Rome's Ponte Flaminio needs urgent repair say experts.
Ponte Flaminio, a major Rome bridge connecting Corso di Francia with the affluent Parioli suburb, requires immediate repair works according to a report by SIMU, the capital's public works department.
Technicians found that the reinforced concrete used in the monumental seven-arched bridge is corroding thanks to water infiltration, as reported in daily Italian newspaper La Repubblica.
Engineers say that the "constant presence of water", partly caused by the roots of weeds, has led to the rusting of reinforcing rods within the structure, concluding that "the interior of the bridge today is certainly an environment conducive to the rapid progress of corrosion."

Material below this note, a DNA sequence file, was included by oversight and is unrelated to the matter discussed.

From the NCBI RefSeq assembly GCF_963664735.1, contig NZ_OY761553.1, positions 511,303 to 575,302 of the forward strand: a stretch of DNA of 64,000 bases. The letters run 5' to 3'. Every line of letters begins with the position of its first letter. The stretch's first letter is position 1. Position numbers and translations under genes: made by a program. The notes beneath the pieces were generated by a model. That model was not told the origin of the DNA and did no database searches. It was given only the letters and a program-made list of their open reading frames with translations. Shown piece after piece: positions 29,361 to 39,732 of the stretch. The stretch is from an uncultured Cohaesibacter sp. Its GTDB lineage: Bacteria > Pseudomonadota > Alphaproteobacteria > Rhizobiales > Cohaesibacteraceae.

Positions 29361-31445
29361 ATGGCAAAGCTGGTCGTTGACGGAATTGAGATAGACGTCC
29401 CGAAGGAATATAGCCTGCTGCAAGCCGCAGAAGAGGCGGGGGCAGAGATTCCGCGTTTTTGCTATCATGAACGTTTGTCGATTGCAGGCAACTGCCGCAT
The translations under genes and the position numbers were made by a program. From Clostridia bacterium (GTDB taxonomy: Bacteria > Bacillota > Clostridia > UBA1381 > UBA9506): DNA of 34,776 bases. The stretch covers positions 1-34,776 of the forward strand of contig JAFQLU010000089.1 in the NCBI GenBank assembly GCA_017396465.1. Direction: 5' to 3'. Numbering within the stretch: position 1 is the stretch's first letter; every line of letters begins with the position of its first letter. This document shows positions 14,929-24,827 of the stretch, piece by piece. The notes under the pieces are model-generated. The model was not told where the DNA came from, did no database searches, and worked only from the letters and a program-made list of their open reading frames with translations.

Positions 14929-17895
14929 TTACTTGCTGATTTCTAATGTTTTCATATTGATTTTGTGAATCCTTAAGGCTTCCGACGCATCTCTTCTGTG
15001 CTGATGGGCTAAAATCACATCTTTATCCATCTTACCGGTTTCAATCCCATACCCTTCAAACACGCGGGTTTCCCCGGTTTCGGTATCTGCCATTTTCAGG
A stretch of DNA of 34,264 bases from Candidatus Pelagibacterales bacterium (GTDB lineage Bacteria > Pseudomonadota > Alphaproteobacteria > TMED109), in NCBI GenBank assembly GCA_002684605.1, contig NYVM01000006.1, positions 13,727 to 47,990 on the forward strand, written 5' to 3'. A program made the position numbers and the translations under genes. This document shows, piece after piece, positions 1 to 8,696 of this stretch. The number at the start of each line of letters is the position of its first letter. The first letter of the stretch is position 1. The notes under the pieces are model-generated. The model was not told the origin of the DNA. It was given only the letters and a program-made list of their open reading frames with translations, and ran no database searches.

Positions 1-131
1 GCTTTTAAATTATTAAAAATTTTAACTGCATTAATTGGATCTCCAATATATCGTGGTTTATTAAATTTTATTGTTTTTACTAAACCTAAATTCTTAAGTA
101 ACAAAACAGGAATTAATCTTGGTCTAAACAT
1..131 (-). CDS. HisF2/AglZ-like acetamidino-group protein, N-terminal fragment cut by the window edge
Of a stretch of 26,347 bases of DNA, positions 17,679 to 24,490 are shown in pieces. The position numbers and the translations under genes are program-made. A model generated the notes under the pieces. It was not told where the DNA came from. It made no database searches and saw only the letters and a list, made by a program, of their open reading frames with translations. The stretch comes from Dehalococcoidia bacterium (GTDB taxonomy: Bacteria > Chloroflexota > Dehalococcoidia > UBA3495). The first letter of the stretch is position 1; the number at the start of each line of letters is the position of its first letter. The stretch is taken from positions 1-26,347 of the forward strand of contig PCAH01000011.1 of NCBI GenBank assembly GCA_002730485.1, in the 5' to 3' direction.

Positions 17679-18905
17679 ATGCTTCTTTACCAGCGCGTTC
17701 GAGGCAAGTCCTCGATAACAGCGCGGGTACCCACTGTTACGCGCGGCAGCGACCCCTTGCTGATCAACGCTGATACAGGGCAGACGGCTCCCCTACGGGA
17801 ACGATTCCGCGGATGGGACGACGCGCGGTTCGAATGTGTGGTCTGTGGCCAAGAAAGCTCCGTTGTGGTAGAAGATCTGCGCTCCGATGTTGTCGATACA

The report estimates that the bridge requires two years' worth of repair works, the contract for which has been put out to tender. In the meantime the structure is being monitored continuously.
The 255m-long bridge, which acts as an important artery between north-central Rome and the Tor di Quinto and Vigna Clara areas, was designed in 1932 by architect Armando Brasini. Construction began in 1939 on the eve of world war two, was suspended in 1943, resumed in 1947 and concluded in 1951.
The 27m-wide bridge is characterised by grandiose travertine statues designed in the fascist era by the urbanist Marcello Piacentini and expanded upon for the 1960 Olympics by the team of Pier Luigi Nervi.